For those of you who don’t know, I am the Online Community Pastor at The Healing Place in Shreveport, LA. I love the people at my church and all that they do. This past week I was especially proud of our students. Our Student Leader, Jaran Hall, took our students over to another local church to help serve in their kids’ camp for ages 5 through 12. The leaders of the camp were amazed at how our students humbly stepped in to serve and even lead during this past week. We really do have an amazing group of students.
One of the days of the camp, myself and the rest of our staff came up to the camp simply to see what was going on and to encourage our students. Our goal was simply to observe and encourage. During the service portion of the camp, I saw something that encouraged me. I saw the message of Jesus being delivered to people on a level that they understood while speaking very relevantly to the group.
The irony is that some people who may have come in from the outside might have been offended by this message. Not because the cross is offensive to the unbeliever (1 Corinthians 1:18) but because of the actual content. This particular message was illustrated by a play showing a young man who had come from an abusive situation where his father used to beat him and the young man had accidentally killed his father. It showed another man who had stolen money from other people and struggled with being an alcoholic. The play showed a person who was willing to destroy property and lives for his own personal gain. In the midst of the message the presenter even mentioned how some people sell their bodies.
I know some of you are already offended by this. “How could they talk about these things and present these things to children? These babies don’t need to be exposed to all that!” But see that’s why I’m encouraged, these kids have already been exposed to it and someone was willing to call it out and show them a better way. These kids weren’t kids who had the opportunity to have a two parent household that was able to provide everything they needed including actual love.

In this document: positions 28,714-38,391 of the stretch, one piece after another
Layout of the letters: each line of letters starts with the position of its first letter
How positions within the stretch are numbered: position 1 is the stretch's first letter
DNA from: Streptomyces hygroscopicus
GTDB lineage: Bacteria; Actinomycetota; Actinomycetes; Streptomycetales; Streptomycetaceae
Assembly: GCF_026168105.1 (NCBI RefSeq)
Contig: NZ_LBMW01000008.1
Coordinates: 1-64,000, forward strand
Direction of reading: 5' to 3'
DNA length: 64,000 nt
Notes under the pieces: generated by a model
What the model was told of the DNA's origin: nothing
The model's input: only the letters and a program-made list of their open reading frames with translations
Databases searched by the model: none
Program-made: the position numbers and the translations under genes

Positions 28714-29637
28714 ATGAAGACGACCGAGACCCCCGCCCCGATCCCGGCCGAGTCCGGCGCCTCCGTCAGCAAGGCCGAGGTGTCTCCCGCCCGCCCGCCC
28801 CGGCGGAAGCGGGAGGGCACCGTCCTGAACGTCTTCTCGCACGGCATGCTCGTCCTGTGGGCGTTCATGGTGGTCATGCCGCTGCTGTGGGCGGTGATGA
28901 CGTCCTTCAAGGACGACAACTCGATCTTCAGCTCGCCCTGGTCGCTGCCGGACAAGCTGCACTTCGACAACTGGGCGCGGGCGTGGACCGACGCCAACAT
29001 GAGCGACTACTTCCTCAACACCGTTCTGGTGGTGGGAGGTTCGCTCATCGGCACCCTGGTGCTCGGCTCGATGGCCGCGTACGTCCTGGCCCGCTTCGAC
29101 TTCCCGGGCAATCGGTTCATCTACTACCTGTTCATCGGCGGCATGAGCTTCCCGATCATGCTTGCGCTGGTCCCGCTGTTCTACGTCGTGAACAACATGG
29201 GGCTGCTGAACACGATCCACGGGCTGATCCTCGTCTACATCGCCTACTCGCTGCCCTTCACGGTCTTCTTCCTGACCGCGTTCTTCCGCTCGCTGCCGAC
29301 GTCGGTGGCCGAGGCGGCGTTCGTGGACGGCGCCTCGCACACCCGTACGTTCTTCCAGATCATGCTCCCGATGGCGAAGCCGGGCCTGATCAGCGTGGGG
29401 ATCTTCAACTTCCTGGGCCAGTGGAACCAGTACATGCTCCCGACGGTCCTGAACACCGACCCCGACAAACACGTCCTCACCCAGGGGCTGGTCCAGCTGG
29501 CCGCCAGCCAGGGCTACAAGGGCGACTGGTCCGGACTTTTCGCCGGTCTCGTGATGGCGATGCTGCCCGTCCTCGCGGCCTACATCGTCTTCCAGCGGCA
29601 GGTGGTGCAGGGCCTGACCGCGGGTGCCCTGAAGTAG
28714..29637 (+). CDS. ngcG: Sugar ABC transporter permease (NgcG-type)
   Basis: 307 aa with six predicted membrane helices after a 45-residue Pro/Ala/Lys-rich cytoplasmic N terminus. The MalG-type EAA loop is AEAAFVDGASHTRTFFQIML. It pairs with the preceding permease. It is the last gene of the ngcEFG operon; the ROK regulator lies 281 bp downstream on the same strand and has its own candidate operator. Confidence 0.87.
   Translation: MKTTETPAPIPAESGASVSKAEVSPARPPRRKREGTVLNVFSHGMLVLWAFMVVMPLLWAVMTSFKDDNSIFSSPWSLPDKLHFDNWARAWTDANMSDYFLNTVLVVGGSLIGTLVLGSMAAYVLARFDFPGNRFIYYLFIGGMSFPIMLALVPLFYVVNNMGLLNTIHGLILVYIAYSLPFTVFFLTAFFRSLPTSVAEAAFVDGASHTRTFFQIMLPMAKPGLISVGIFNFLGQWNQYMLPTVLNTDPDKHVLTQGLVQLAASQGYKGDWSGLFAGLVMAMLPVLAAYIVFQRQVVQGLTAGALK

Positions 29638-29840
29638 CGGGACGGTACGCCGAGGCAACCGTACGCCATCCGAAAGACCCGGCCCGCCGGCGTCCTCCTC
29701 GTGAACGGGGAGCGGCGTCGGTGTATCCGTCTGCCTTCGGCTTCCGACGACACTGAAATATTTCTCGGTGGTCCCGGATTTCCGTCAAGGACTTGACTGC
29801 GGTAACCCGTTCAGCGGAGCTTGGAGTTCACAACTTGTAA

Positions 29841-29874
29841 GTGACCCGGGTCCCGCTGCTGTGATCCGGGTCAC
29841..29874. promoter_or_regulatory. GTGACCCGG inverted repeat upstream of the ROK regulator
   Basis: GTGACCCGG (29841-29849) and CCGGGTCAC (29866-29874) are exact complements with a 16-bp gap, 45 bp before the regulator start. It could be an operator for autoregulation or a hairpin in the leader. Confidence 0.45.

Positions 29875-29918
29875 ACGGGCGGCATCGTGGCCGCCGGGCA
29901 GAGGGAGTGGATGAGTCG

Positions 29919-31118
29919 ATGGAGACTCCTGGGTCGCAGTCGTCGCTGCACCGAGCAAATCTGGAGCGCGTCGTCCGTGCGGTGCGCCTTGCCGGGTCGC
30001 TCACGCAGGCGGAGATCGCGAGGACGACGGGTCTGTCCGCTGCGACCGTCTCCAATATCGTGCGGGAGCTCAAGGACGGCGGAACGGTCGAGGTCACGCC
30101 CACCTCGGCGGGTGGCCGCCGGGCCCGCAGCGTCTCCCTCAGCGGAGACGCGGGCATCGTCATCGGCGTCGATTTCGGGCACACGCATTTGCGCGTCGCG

These were kids lived in areas of town that some would never dare to walk. Some of these young kids are already wrapped up in alcohol, drugs, and yes… even sex. Some of them have been abused physically, mentally, and sexually. These kids have parents, siblings, and other extended family members that they will never see without a plexiglass window between them. These kids needed hope, they needed to know that the situation they were living in wasn’t right, and they didn’t have to do what they saw around them. They had to know that the Father in Heaven wasn’t like some of what they had seen and that he was calling them to greatness. It was a message that had to be presented on their level and in a way that they would understand. Now please, understand that the presenter wasn’t being harsh, crude, or explicit. It was very respectful and honoring, but she did have to make mention of some very real things. How can a child know that someone touching them inappropriately isn’t right if it’s not said?